GINGERBREAD WITH LEMON SAUCE

Gingerbread
1 cup shortening
1 cup sugar
1 cup molasses
2 large eggs
3 cups all-purpose flour
1-1/2 teaspoons baking soda
1-1/2 teaspoons salt
1 teaspoon ground ginger
1 teaspoon ground cinnamon
1 cup hot water

Lemon Sauce
1/2 cup sugar
2 teaspoons cornstarch
Dash salt
Dash nutmeg
1 cup half-and-half cream
2 large egg yolks, beaten
2 tablespoons butter
3 to 4 tablespoons lemon juice
1 teaspoon grated lemon zest

Preheat oven to 350°.

Beat shortening, sugar, molasses and eggs until well blended. Combine next five ingredients; add to molasses mixture alternately with hot water.

Pour into a greased 13x9-in. baking pan. Bake until a toothpick inserted in center comes out clean, 35-40 minutes. Cool on a wire rack.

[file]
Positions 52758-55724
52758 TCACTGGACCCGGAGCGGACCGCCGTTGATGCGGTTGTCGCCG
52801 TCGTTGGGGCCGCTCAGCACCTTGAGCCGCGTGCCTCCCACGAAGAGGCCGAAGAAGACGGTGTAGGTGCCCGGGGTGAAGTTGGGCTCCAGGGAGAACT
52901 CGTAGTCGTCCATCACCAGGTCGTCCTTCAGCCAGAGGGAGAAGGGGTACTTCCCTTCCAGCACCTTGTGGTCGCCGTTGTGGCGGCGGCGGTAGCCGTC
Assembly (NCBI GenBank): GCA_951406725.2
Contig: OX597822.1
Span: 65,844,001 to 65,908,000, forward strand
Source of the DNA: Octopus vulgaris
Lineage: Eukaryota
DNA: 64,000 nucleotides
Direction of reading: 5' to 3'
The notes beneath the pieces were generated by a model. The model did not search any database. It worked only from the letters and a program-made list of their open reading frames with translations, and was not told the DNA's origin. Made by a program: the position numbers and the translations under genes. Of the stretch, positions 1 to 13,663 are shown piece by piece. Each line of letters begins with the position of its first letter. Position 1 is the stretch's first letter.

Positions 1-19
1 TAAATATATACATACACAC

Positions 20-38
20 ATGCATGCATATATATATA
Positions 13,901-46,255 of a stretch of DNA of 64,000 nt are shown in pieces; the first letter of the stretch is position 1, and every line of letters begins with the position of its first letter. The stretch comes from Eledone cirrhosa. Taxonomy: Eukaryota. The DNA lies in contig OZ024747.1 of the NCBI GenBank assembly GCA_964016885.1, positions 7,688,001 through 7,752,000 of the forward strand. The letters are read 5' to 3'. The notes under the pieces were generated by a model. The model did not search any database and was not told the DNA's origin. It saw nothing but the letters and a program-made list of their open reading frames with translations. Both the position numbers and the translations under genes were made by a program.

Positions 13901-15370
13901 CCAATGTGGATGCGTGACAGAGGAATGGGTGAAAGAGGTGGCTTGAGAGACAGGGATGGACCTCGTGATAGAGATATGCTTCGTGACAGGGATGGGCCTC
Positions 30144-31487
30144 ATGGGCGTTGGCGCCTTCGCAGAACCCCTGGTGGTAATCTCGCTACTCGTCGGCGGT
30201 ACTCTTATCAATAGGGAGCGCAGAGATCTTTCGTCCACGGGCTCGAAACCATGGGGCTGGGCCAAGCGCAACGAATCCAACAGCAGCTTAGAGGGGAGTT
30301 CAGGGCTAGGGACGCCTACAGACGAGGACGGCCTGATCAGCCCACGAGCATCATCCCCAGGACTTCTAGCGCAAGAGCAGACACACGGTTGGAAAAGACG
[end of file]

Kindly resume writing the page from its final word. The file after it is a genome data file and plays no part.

Meanwhile, for lemon sauce, combine first five ingredients in a small saucepan until smooth. Cook and stir over medium-high heat until thickened and bubbly. Reduce heat; cook and stir 2 minutes longer. Remove from heat.

Stir a small amount of hot filling into egg yolks; return all to pan, stirring constantly. Bring to a gentle boil; cook and stir 2 minutes longer. Remove from heat. Gently stir in butter, lemon juice and zest, increasing juice if needed to thin sauce. Serve with warm cake. Refrigerate leftover sauce.



We are out of town for a few days, camping, so I won't be replying to comments, 
but I do have several days worth of posts lined up, so be sure to check back!
I'll check back in this weekend!

Sunday, October 20, 2019

The Ordinary Days of Small Things Playlist

Just for fun, I've compiled a playlist of my top 12 favorite songs of all time! But before you scroll through and click, let me say this. I am fully aware that as far as singing goes, well let's just say Jimmy Durante and Louis Armstrong were not, shall we say, highly gifted?  Gifted yes, but as for singing, they would have never made it in today's world.